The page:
The New York Times published an article on Monday that raised questions about whether lawsuits against Gawker have been funded by a third party looking to hurt the gossip website. The piece, written by Andrew Ross Sorkin, mentions that multiple lawsuits against Gawker, including the notorious case brought by Hulk Hogan that resulted in a $140 million verdict for the wrestler, were being handled by the same attorney, Charles Harder. Sorkin wondered if having the same lawyer meant that the cases were all being bankrolled by the same person.
One of Harder’s cases that Sorkin called “puzzling” was the one brought by Shiva Ayyadurai. Ayyadurai claims that he invented email, and has made a living on that reputation. The Gawker-owned site Gizmodo, and Gawker itself, published articles indicating that Ayyadurai is a fraud. Ayyadurai sued, claiming that his reputation and career suffered as a result of the articles, and he didn’t appreciate Sorkin’s characterization of his claim.
In a blog entry posted on Wednesday, Ayyadurai said he is “totally unaware of any behind-the-scenes financial arrangements involving my attorneys and anyone else.” He also said that if there was such an arrangement, it wouldn’t have anything to do with the merits of his case. Ayyadurai said Gawker’s articles had “very hurtful consequences” for him, and “[n]ow there will be consequences for Nick Denton and his publications.” He concluded, “Why would that be puzzling to Andrew Ross Sorkin or anyone else?”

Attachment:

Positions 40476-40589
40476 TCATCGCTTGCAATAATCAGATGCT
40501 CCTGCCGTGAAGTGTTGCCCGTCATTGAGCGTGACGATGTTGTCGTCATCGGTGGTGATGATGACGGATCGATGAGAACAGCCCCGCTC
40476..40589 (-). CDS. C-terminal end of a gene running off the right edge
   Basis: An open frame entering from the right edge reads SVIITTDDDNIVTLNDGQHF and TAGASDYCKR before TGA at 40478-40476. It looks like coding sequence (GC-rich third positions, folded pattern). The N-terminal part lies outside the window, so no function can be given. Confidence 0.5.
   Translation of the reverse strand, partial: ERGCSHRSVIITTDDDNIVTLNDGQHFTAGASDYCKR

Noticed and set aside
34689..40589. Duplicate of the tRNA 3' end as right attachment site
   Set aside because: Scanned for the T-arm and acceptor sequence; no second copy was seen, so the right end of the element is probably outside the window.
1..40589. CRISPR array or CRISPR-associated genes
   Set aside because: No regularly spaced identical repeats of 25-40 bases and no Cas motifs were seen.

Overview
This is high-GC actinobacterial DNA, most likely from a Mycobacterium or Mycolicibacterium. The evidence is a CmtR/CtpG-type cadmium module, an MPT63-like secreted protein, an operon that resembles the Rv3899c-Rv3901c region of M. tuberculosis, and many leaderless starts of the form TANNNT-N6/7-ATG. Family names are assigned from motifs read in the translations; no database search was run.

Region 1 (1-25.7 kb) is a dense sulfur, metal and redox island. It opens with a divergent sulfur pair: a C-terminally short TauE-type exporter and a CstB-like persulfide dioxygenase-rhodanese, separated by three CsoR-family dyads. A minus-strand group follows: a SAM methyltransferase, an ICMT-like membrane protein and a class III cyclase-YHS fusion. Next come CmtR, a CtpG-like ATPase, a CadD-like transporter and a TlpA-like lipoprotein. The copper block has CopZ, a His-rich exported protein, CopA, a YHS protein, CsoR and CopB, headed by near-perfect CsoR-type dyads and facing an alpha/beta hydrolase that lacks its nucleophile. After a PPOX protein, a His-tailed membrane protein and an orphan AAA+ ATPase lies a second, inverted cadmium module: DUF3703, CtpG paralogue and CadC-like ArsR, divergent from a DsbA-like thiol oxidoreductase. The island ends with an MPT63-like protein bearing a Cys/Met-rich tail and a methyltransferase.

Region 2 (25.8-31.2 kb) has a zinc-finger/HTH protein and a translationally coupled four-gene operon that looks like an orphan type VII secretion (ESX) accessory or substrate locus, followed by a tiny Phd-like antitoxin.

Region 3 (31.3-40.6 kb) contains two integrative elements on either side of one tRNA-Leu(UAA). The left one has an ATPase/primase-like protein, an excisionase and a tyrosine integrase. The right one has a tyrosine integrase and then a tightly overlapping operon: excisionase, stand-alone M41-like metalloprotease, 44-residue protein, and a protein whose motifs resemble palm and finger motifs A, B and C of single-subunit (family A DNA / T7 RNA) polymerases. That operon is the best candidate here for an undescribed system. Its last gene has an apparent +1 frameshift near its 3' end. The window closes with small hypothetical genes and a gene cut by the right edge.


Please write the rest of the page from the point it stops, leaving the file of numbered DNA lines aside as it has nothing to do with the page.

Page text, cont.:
Reports do indicate that Hogan’s legal fees were covered by PayPal co-founder Peter Thiel, who was outed as gay by Gawker in a 2007 article. Thiel, who is indeed gay, had not been public about his sexuality at the time. So far there is no evidence that Thiel is connected to Ayyadurai’s case, other than it being handled by Hogan’s lawyer.